East-West is a 1966 album by The Paul Butterfield Blues Band which was the group's second full album release. The record's title track is a long improvisational instrumental piece inspired by blues, jazz fusion and raga that was considered groundbreaking at the time of release, and over four decades later stands out as a turning point in the history of rock and blues music. The album contains another lengthy blues/jazz/rock instrumental in the tune "Worksong", which also features extended solos by Butterfield and his bandmates.
In 1996, former Butterfield Blues Band member Mark Naftalin (keyboards), who recorded on the album and is pictured on the cover of East-West, released a CD on his own 'Winner' label entitled East-West Live, comprising three extended live performance versions of the tune "East-West". Noted music critic and prolific author Dave Marsh contributed a substantial essay in the liner notes regarding the historic importance of the song, both the original 1966 recording and the live versions.
Marsh, interviewing Naftalin, notes that the tune was inspired by an all-night LSD trip that "East-West"'s primary songwriter Mike Bloomfield experienced in the fall of 1965, during which the late guitarist "said he'd had a revelation into the workings of Indian music."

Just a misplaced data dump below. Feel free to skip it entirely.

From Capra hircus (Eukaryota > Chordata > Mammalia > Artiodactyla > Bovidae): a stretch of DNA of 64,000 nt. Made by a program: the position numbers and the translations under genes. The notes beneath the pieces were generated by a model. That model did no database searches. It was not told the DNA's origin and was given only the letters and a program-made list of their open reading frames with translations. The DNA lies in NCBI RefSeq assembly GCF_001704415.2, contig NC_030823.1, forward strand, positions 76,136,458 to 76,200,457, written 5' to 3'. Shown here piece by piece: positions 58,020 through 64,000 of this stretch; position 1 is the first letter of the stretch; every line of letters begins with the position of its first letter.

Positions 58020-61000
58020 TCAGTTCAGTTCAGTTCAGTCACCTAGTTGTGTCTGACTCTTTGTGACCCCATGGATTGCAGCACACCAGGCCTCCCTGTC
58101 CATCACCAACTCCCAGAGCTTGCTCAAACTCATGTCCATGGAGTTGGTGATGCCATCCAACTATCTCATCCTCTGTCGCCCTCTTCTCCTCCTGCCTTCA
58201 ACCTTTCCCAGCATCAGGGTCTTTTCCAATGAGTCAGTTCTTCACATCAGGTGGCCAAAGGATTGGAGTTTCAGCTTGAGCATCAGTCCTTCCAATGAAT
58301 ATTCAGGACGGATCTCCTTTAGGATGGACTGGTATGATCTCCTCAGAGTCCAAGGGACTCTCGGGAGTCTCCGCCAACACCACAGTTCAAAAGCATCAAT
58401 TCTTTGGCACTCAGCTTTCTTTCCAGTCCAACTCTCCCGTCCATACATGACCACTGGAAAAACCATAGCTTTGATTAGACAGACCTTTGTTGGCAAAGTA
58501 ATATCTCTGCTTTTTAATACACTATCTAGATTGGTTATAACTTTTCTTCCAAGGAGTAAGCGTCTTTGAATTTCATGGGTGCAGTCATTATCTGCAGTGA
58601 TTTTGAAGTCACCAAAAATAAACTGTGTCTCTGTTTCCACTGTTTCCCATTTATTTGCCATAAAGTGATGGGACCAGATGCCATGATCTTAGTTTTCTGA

Marsh's expansive liner notes observe that the song "East-West" "was an exploration of music that moved modally, rather than through chord changes. As Naftalin explains, "The song was based, like Indian music, on a drone. In Western musical terms, it 'stayed on the one'. The song was tethered to a four-beat bass pattern and structured as a series of sections, each with a different mood, mode and color, always underscored by the drummer, who contributed not only the rhythmic feel but much in the way of tonal shading, using mallets as well as sticks on the various drums and the different regions of the cymbals. In addition to playing beautiful solos, Paul [Butterfield] played important, unifying things [on harmonica] in the background - chords, melodies, counterpoints, counter-rhythms. This was a group improvisation. In its fullest form it lasted over an hour."
In his summation, Marsh points out that "'East-West' can be heard as part of what sparked the West Coast's rock revolution, in which such song structures with extended improvisatory passages became commonplace."
Going on to call the Butterfield Blues Band "one of the greatest bands of the rock era", Marsh concludes that "With 'East-West', above any other extended piece of the mid-Sixties, a rock band finally achieved a version of the musical freedom that free jazz had found a few years earlier."